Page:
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Flash floods in the Sahara: a case study for the 28 January 2013 flood in Qena, Egypt

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Badawy,  Moawad
Biogeochemistry, Max Planck Institute for Chemistry, Max Planck Society;

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Mamtimin,  B.
Biogeochemistry, Max Planck Institute for Chemistry, Max Planck Society;

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Citation

Badawy, M., Aziz, A. O. A., & Mamtimin, B. (2016). Flash floods in the Sahara: a case study for the 28 January 2013 flood in Qena, Egypt. Geomatics Natural Hazards & Risk, 7(1), 215-236. doi:10.1080/19475705.2014.885467.


Cite as: http://hdl.handle.net/11858/00-001M-0000-002A-1679-F
Abstract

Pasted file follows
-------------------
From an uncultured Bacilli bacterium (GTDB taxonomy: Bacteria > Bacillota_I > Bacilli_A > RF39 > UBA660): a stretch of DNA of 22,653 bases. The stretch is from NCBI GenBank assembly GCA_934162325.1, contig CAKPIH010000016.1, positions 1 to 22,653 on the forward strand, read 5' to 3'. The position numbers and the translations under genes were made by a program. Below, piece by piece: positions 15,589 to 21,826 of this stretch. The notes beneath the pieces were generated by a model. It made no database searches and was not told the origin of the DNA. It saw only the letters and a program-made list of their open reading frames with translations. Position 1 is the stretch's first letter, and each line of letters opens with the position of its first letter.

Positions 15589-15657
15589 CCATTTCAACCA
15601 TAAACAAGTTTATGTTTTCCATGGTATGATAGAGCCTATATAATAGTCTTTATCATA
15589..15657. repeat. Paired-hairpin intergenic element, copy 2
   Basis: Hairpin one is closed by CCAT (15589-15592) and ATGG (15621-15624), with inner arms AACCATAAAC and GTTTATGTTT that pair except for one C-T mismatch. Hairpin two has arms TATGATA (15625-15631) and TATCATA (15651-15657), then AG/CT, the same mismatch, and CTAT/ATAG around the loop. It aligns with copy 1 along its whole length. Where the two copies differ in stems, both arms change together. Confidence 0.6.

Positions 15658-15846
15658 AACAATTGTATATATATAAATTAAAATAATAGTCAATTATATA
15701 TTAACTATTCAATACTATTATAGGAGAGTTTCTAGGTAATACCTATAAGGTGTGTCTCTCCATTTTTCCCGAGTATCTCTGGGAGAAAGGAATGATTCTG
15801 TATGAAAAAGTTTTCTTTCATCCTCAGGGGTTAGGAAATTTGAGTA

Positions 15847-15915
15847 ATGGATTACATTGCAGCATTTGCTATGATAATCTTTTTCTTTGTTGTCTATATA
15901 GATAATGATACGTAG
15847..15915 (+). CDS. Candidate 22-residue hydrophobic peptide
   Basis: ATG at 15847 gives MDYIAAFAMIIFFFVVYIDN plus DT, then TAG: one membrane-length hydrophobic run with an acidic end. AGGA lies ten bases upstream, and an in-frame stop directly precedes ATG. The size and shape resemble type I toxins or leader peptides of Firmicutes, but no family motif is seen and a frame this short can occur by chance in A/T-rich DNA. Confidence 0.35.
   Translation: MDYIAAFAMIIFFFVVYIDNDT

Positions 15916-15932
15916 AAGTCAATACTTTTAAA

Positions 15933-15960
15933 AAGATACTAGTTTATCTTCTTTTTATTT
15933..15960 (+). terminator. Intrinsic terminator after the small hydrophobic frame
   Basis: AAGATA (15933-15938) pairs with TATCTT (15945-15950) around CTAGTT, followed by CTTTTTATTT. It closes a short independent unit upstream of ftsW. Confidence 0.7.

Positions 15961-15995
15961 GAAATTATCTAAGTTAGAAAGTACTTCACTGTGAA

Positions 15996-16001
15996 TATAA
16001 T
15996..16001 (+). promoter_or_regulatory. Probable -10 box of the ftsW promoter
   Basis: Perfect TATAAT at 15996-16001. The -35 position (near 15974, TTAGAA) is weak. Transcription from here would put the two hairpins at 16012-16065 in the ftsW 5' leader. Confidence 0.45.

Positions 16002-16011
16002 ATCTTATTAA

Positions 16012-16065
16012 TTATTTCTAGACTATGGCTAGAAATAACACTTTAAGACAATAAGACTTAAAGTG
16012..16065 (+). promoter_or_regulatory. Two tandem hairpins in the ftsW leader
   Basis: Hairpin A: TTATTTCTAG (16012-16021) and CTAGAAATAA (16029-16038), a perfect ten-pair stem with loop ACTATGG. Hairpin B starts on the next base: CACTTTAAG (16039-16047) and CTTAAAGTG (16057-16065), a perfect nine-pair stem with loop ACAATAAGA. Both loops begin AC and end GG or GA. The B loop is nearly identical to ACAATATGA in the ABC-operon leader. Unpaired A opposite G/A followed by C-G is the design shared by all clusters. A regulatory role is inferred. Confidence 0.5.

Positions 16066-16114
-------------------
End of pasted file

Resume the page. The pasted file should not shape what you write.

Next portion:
Understanding the torrential rainfall and its consequent surface runoff in the Sahara is a crucial issue for better flood protection and water management plans. This is often hampered by the lack of appropriate in situ measurements. Even now the satellite-derived rainfall suffers from great uncertainty. Thus, we adjusted the data obtained from real-time satellite rainfall coverage (HYDIS) using the in situ observed rainfall (R-obs). Hydro-morphological parameters were then integrated with the empirical curve number (CN) approach to estimate the surface runoff in Qena, Egypt during the 28 January 2013 flash flood event. We deduced that the study area received a total precipitation (∑Rcum) of similar to 35.6 x 10(6) [mm] and a total rain volume (∑Rvol) of similar to 88.9 x 10(9) [m(3)] mainly from wadi Qena (89.8%). The majority of the rainfalls fell at light intensity (<2.5 [mm hr(-1)]). The estimated total surface runoff (∑Qsur) was 26.5 x 10(6) mm and the total runoff volume (∑Qvol) was 66.2 x 10(6) [m(3)]. The total surface transmission losses (∑Tlos) were calculated as 9.1 x 10(6) [mm], which represents about 25.6% of the total precipitation (∑Rcum) and creates substantial opportunities for alluvial aquifer recharge. The total surface runoff (∑Qsur) and flood magnitude were generally low, therefore, flood influences were restricted to the destruction of some roads in Qena but no fatalities were involved, nevertheless. Most of the running water was contained by El Sail Canal and poured into the Nile River. It is expected that the applied method in this study will be helpful for our understanding and quantification of flood hydrology and contribute to better risk management plan in the arid and hyper-arid regions.